- Bloggers should speak in a genuine voice and be vocal even when they have something unflattering to say about the sponsor
- Be relevant — don’t try to push car tires on a beauty site
- Listen to the bloggers in the community
- And, of course, follow the "no follow" rule
Last post we talked about Meta Tags descriptions and keywords and we left off telling you that you can be penalized for stuffing your keywords. Some of you in SEM know this but most of our clients don’t. There is some gray area so let’s do some digging and find out what the rules are.
Here is Google’s official statement on keyword stuffing
"Keyword stuffing" refers to the practice of loading a webpage with keywords in an attempt to manipulate a site’s ranking in Google’s search results. Filling pages with keywords results in a negative user experience, and can harm your site’s ranking. Focus on creating useful, information-rich content that uses keywords appropriately and in context.
To fix this problem, review your site for misused keywords. Typically, these will be lists or paragraphs of keywords, often randomly repeated. Check carefully, because keywords can often be in the form of hidden text, or they can be hidden in title tags or alt attributes.
O-K? A little ambiguous but it’s a start. Google’s keyword statement leaves some room for interpretation and it’s this type of thing that can get you in trouble. It does say that ‘Keyword stuffing refers to the practice of loading a webpage with keywords in an attempt to manipulate a site’s ranking in Google’s search results’ but surely there must be some clearer indication of what this means. It doesn’t say how many keywords I can use or should I use all of my sites keywords on every page or should I use page specific keywords – keywords that only show up in the content of that page and nothing else. It doesn’t mention using keywords that aren’t specific to my page, like Paris Hilton or iPhone. Hmm, let’s do some more investigating.
One place we found some clearer information was a post on SEO Consultants. They state;
"Use a "keyword" meta-tag to list key words for the document. Use a distinct list of keywords that relate to the specific page on your site instead of using one broad set of keywords for every page."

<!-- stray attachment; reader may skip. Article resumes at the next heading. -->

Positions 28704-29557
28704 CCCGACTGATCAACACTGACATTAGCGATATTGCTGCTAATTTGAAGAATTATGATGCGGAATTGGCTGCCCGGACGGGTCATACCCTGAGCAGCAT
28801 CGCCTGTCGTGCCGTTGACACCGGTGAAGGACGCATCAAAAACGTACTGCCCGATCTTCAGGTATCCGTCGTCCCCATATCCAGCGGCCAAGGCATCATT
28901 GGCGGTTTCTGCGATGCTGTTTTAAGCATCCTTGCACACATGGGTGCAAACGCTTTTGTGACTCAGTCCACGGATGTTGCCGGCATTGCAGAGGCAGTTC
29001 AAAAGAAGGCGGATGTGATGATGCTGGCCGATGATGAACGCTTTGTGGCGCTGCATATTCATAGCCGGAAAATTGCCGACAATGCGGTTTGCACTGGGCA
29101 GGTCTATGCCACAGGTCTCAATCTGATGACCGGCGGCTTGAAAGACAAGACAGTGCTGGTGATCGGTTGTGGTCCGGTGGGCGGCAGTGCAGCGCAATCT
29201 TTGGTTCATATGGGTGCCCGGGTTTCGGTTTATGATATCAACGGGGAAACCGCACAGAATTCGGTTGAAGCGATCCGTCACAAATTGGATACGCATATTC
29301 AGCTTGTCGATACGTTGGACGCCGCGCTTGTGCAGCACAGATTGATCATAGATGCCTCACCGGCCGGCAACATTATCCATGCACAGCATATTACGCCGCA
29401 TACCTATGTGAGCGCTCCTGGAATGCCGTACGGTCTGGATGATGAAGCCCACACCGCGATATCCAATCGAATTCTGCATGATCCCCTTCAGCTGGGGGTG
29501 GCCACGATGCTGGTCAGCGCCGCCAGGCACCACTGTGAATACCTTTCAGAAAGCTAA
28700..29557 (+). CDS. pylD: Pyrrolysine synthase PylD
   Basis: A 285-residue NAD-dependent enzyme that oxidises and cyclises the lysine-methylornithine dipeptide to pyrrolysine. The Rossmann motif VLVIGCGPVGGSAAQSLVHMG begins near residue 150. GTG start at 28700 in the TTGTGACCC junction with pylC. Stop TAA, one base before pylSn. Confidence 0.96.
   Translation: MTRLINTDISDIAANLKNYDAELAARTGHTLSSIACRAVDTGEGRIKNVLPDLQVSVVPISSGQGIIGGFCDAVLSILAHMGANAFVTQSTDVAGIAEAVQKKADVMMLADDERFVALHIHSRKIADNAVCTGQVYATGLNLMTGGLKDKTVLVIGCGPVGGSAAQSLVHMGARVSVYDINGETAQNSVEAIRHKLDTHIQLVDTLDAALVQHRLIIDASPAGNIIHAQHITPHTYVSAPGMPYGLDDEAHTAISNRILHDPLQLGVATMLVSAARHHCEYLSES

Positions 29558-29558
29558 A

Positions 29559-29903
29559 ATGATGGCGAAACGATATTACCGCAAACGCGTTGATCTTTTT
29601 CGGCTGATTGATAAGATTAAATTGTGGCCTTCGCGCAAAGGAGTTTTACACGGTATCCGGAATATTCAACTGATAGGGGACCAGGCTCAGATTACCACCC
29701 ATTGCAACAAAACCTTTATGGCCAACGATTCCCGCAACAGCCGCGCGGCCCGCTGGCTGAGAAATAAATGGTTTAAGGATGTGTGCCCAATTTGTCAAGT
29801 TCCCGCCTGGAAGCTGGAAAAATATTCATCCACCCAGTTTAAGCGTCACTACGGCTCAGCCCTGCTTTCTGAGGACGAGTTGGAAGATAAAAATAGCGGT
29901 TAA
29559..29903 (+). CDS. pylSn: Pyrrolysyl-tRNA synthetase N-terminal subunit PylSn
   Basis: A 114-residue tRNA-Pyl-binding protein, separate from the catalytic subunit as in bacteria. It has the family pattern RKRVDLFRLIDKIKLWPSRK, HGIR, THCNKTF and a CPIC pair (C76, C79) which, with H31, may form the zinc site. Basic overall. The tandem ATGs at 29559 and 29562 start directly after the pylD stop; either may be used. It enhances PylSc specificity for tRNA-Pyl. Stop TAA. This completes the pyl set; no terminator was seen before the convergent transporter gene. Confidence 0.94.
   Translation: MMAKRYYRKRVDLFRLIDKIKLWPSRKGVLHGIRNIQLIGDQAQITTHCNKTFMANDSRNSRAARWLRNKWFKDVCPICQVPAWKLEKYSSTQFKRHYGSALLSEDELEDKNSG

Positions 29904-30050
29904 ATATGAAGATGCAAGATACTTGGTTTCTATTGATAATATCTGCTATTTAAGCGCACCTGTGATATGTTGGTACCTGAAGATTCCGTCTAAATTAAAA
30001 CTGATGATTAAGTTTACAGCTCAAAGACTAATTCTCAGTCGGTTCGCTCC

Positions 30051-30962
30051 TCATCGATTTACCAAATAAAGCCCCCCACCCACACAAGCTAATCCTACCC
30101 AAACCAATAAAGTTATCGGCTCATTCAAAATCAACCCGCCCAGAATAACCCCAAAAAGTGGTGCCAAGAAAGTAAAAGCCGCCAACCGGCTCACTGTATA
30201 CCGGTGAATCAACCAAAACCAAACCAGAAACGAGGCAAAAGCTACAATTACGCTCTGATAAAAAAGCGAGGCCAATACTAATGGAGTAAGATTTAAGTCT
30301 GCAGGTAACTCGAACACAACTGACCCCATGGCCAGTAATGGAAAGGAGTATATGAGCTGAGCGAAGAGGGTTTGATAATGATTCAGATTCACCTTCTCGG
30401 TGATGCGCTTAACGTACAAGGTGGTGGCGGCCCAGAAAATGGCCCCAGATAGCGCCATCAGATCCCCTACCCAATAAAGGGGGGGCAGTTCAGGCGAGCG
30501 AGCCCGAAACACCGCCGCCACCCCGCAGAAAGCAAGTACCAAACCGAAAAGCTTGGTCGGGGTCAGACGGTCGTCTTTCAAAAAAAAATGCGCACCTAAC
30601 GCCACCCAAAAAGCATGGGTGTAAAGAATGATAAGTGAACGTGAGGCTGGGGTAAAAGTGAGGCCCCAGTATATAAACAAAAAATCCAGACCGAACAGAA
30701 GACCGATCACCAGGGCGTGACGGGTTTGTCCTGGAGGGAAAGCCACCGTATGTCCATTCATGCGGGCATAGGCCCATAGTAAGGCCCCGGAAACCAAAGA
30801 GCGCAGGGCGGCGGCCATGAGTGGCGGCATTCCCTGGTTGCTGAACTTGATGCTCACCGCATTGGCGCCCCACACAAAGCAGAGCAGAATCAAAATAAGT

Now we’re getting somewhere! If you are going to use keywords in your meta tag make sure that they are evident in the body copy of the page. Avoid site specific keywords for every page. Also, do not add any spammy words like Paris Hilton or iPhone if your page has nothing to do with either of them. So we have our answer, short and sweet – to the point!
To SEM folks like us at Schipul this type of information is common knowledge but as we see it takes some investigating to find out what the rules are.
This type of ethical Search Engine Optimization or SEO is called White SEO. The practice of stuffing your keywords is called Black Hat SEO and can work for you in the short term and can generate attention. This will most likely be a bad thing as we see below.
In a post on Matt Cutts blog, head of the Google’s Webspam team, he points to a site by Alex Chiu and blatant body keyword stuffing. Below is a screeshot of Alex Chiu’s site.
He has added a small text area near the bottom of his page as shown in the screenshot to the right. This text area contains an insane amount of keywords, some that make sense ‘Circulatory System’, some that don’t ‘Conservative Mission Wallpapers’. Chui’s keyword stuffing area represents about 50KB of keywords. Matt was kind enough to post them all for us. Just what is ‘Tupac Kazaa Hospital’? Who knows. Check out the list here.
This is the kind of stuff that can get you banned so don’t do it!
So in closing do things ethically and you will reap the rewards. Don’t keyword stuff, it’s bad.